National Oceanic and
Atmospheric Administration
United States Department of Commerce


FY 2011

A vertical hydrophone array coupled via inductive modem for detecting deep-ocean seismic and volcanic sources

Matsumoto, H., D.R. Bohnenstiehl, R.P. Dziak, L. Williams, R. Gliege, C. Meinig, and P. Harben

In Oceans 2010 MTS/IEEE Seattle, Washington State Convention and Trade Center, Seattle, WA, 20–23 September, 2010 (2010)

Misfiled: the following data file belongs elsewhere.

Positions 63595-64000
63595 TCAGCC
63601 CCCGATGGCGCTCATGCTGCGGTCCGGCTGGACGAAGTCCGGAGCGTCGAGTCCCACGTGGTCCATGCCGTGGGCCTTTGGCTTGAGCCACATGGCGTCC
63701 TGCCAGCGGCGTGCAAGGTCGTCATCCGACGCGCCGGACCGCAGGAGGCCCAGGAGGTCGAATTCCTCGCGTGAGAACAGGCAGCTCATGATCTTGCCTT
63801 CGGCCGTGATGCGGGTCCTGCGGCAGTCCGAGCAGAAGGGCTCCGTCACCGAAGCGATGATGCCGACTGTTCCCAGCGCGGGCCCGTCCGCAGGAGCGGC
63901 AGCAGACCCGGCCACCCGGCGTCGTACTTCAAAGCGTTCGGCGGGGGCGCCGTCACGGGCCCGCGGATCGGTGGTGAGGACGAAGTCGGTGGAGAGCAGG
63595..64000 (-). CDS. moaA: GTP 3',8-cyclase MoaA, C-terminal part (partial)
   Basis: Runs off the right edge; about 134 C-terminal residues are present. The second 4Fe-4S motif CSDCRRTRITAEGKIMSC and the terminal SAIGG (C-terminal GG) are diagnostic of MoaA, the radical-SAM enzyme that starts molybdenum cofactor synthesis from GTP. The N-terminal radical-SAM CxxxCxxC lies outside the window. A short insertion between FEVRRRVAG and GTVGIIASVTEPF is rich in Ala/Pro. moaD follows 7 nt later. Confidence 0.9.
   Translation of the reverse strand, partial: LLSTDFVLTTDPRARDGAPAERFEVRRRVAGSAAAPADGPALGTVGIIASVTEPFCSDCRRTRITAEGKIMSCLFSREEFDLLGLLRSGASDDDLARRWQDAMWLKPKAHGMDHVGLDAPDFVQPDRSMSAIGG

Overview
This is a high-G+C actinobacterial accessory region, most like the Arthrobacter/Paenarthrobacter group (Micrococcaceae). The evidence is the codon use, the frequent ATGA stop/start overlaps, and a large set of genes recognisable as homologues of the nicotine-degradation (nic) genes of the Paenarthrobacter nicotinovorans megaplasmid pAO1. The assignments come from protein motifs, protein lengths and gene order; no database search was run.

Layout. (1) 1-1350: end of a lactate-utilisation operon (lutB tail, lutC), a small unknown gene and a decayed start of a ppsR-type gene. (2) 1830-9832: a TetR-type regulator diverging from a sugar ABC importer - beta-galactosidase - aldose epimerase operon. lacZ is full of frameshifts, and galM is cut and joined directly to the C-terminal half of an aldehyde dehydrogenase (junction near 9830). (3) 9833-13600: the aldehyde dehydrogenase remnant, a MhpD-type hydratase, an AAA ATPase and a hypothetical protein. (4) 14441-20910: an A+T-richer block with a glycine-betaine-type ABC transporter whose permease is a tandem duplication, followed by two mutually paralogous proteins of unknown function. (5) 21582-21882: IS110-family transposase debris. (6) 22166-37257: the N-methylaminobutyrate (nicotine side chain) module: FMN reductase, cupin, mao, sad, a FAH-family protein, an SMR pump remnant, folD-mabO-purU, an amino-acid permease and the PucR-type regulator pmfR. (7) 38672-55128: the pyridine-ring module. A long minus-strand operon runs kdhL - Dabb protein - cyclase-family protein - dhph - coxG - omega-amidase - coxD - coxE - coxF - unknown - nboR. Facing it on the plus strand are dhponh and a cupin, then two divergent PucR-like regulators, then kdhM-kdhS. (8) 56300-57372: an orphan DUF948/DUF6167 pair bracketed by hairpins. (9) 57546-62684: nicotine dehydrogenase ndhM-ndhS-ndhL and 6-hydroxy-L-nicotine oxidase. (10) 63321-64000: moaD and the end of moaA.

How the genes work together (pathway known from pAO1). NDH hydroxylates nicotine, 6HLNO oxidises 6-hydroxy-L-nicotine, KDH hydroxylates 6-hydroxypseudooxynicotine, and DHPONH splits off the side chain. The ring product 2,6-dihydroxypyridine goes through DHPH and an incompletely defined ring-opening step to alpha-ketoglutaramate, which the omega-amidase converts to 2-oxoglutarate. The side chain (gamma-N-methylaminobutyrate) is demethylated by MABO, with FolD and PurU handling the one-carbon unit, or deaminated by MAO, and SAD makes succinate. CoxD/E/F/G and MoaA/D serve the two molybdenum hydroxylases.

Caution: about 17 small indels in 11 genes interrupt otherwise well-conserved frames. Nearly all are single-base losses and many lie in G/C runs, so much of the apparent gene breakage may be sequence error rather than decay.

A vertical autonomous hydrophone (VAUH) array useful for a long-term low-frequency underwater acoustic propagation study was developed at Oregon State University (OSU), North Carolina State University and the National Oceanic and Atmospheric Administration’s (NOAA) Pacific Environmental Lab (PMEL). To analyze the arrival structure of the hydroacoustic signals in deep water, we needed a multichannel vertical hydrophone array with relative timing accuracy of as good as 10 ms/year where no GPS or Network Time Protocol (NTP) is available. A new scheme takes advantage of Inductive Modem Modules (IMM® from Sea-Bird Electronics) and a low-power accurate clock (QT2001® from Q-Tech Corporation). With the master unit sending an accurate 1-PPS pulse train once a day to slave instruments over a single wire inductive modem/mooring cable, it synchronizes the other slaves’ clocks and keeps the timing errors among the instruments less than 10msec. As compared to the timing synchronization methods based on three-wire serial or NTP network interface, it only requires an insulated single wire mooring cable using seawater as a return. It is robust, low power and useful for longterm time synchronization of multiple instruments serially connected. As a trial, an array consisting of three vertical autonomous hydrophones (VAUH) was deployed in the Lau Basin from December 2009 to April 2010 at 21° 25'12.60"S, 176° 12'45.50"W. Each unit was fastened on a 1000-m long 5/16” jacketed cable with a 500 m of separation. All three VAUHs recorded continuously the low frequency acoustic signal at 250- Hz sampling rate and maintained a relative timing accuracy of less than 10 ms. The acoustic record shows that the entire region is active with seismicity and submarine eruptions. The results of the four-month long monitoring and comparison with other single hydrophone moorings in the area are discussed.

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